“Some angst isn’t a bad thing.”

            Since 1990, College Station has doubled in size to more than 113,000 residents. Meanwhile, Texas A&M’s enrollment numbers have increased from just over 40,000 in 1990 to more than 66,000 in 2018.

            “When you see that kind of growth, whether you’re a city or a school, you’re suffering from ‘success,’” Templin points out. “People are coming here for a reason, both to live and to learn.

            “Aggies are very loyal to their alma mater,” Templin continues. “Former students, once they become successful, move back here not just for retirement or ‘game-day’ homes, but also to establish business here.

            “Others witness that growth and then experience the quality of life here and they want a piece of that, too.”

            As College Station city manager, Templin regularly dealt with what he calls “symptoms of success.” With growth comes more congestion in traffic, particularly on the main arterials running into and out of A&M’s main campus; the need for a utility infrastructure to accommodate more people; approval decisions pertaining to both commercial and residential development opportunities; and, perhaps most importantly to a city administrator: the ongoing struggle to attract and keep quality city workers to keep the whole enterprise humming.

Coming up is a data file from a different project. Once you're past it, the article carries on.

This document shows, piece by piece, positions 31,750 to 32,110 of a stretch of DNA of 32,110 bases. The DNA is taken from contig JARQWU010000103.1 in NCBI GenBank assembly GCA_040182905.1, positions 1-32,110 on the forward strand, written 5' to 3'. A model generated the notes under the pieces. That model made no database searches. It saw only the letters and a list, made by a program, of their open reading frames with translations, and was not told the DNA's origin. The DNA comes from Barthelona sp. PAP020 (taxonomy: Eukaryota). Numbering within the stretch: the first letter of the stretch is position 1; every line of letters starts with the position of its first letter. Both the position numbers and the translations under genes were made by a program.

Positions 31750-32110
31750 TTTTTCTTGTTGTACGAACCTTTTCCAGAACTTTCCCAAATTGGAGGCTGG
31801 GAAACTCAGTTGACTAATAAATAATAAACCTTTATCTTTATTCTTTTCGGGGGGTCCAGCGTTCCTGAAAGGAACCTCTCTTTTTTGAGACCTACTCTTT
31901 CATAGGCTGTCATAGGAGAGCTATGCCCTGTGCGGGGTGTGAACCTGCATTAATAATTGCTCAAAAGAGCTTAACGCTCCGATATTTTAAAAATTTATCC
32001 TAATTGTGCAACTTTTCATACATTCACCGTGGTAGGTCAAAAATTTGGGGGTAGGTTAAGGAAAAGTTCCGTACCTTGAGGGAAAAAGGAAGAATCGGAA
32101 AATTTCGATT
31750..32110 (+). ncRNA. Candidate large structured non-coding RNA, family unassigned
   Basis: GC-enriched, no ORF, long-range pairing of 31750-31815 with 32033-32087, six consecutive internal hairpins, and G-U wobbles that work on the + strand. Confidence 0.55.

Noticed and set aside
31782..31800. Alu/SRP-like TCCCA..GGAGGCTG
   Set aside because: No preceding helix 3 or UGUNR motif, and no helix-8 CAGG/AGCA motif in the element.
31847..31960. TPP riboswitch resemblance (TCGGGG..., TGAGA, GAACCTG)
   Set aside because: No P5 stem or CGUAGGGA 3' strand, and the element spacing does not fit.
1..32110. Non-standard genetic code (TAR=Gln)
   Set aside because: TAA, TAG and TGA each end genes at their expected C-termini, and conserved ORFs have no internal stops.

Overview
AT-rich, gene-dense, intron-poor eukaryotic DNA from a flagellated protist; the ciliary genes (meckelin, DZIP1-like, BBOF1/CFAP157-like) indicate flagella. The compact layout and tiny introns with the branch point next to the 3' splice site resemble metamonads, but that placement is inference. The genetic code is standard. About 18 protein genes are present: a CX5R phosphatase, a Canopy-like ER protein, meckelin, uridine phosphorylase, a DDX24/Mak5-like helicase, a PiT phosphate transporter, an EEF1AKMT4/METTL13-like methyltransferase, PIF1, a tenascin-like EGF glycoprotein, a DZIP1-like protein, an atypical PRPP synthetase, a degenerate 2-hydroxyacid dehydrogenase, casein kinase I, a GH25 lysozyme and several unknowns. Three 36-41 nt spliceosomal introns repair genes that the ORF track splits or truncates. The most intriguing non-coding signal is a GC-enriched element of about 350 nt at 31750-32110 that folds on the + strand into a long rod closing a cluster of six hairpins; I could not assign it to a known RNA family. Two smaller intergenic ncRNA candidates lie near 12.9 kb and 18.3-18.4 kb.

“I wanted the challenges that came with growth,” Templin says of his time as city manager. “What you don’t want is a stagnated or diminishing local economy because that means you may have to lay off cops, shrink the fire department, or lose other key people from your city staff.”

            In his city manager’s job–he was also the city’s planning director for a time in the early 2000s–Templin understood well the “hurly-burly” of which Roosevelt spoke.

            “I saw a bumper sticker the other day that read, ‘You’re not in traffic. You are traffic.’

            “I used to tell people here that we will never have less traffic than we have today. But, that’s not just a College Station problem. That’s a symptom of our state’s growth, too.

            “Recently, the Texas economy surpassed that of South Korea, Russia, and Canada.

People come to Texas because we continue to lead the nation in job growth.”